for another bite.

***

The New (in italics):

the skyline invites

the night—the big apple’s ripe

for another bite.

***

The Original:

fluorescent beats color the pages,

lifestyle stories so quaint.

empty spray cans from drunken stages,

solid lines, but hollow paint.

***

The New (in italics):

Fluorescent fictions color my pages,

the sincere truth so faint.

Empty spray cans from drunken stages,

solid lines, but hollow paint.

***

Comment

/pOEm/   VII

Comment

/pOEm/ VII

***

fluorescent fictions color my pages,

the sincere truth so faint.

empty spray cans from drunken stages,

solid lines, but hollow paint.

***

Comment

/pOEm/   II

Comment

/pOEm/ II

                                        the sweet scent of her hair

                                                        follows when I roam,

                                                                   soft touches of honey

                                                                                 must drip from her comb.

 

After catching a glimpse of Axlia (a performance artist) on the street, Roosevelt (a graffiti poet) writes this in his journal.

Comment

/Haiku/   I

Comment

/Haiku/ I

This is a haiku from the novel, as written by Roosevelt, then spray-painted in a subway tunnel.

***

trees look like frozen

explosions, blowing with the

wind in slow motion.

***

Comment

OVERTURE

Comment

OVERTURE

WEDNESDAY NIGHT MEETING

OVERTURE

 

    It’s noon in early April and the weather is perfect. The funeral home is pure white. Looking up to the bluest sky she’s seen in her twenty-four years, Ms. Lovinglace feels the radiance of our closest star in a way that causes her to feel insignificant. She senses the twinkling spectra of light landing on her skin, even on the folds of her ears. As she closes her peridot eyes, the muted outline of the sun blazes to form an instant memory in the darkness of a long blink. The arrhythmic chimes of warmth caress the tip of her nose, the flickering sparkles disperse over her forehead, and an invisible rainbow leaves a beauty mark above her lips. In a moment of nonchalant concentration, she’s become a sole flower at the mercy of Nature.

    As she lowers her chin from 41° to the horizon, her blurred vision fights through the sun’s static, and the white eaves of the funeral home come into focus. The doors open to the halls of final goodbyes. She feels hands from both sides carefully grasp hers. They walk along the ocean blue carpeting, heel to toe, then stop together. There are distorted voices, forced smiles, and head nods. Then a few more steps, another pause, and forward again. The shadow from the entrance eclipses the sun rays and her sight adjusts to the dim chandeliers and sheet-rocked walls. The opacity is chilling and true.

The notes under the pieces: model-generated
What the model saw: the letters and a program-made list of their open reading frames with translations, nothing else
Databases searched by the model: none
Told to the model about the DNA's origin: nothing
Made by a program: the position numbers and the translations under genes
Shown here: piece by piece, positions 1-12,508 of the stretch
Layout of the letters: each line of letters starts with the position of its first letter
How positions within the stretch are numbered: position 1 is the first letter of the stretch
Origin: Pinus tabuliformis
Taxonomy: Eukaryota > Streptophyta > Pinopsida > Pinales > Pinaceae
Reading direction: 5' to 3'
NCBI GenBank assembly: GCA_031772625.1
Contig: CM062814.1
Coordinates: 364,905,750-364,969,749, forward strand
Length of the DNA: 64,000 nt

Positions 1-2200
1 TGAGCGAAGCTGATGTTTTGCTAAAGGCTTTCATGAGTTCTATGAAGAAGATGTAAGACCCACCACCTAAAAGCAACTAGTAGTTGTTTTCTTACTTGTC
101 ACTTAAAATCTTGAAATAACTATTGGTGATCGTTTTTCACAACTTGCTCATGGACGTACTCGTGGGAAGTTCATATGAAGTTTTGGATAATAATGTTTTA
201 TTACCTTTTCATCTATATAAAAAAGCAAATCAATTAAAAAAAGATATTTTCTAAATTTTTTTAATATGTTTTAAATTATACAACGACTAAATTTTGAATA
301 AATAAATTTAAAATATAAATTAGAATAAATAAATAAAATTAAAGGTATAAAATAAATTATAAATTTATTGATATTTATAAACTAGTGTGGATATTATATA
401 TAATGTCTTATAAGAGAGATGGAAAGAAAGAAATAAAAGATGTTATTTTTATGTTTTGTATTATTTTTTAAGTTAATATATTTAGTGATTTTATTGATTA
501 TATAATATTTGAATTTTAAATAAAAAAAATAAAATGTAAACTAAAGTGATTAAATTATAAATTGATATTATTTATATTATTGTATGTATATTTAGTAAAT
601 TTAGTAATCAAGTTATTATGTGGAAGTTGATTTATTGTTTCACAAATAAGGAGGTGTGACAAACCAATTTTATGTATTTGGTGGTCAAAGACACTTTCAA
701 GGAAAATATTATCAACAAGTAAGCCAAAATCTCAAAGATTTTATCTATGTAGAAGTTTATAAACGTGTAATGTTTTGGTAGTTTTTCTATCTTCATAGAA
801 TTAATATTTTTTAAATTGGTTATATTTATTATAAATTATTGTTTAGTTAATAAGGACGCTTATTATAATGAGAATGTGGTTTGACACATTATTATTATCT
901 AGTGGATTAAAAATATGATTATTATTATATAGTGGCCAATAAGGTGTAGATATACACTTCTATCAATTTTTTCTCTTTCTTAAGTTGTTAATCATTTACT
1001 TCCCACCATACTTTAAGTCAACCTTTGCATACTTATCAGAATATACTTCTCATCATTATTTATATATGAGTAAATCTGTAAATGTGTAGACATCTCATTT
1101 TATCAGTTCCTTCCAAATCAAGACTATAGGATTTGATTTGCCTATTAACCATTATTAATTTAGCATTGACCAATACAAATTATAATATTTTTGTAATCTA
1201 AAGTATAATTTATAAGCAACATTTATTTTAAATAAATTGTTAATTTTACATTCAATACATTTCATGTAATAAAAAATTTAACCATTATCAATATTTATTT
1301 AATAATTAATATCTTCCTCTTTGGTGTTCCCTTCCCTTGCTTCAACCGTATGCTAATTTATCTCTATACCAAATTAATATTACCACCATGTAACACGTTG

Ms. Lovinglace skips forward in time and finds herself again gazing toward the once blue sky. Although this time she’s kneeling, and the only things illuminated are the frozen drips of eggshell paint that had dried before gravity could take over. She wonders if the stalagmite ceiling feels smooth or rough. Her gaze returns to a new horizon, where she finds the scape of a maroon two-piece suit filled out by a body, not a man. Not her father, she thinks. She doesn’t want to see the painted and positioned lips, sewn eyelids, or posthumously groomed beard and combed hair. She knows what’s there, but keeps it on the periphery. Instead her focus darts forward to the Patriarchal cross pinned to the white cushion on the inside lining of the coffin. It will soon be closed to rest against his room-temperature chest, which she imagines as a glacial cavity.

    She thinks of the wonderfulness of the sun outside, the warmth that is found in life, in laughter, in memories, in the heat of arguments, in the passion of relationships, and in the stories that we tell for as long as we can—until the next generation blooms under this same praiseworthy star and reaffirms the summation of our moments heretofore. She touches the crucifix on her necklace with her index and middle fingers, and passes over the body of Christ lightly, as though reading braille. Her lips quiver to the cadence of the Lord’s Prayer. She closes her eyes and presses out a single salty tear, which zigs and zags through a maze of newborn freckles.

Comment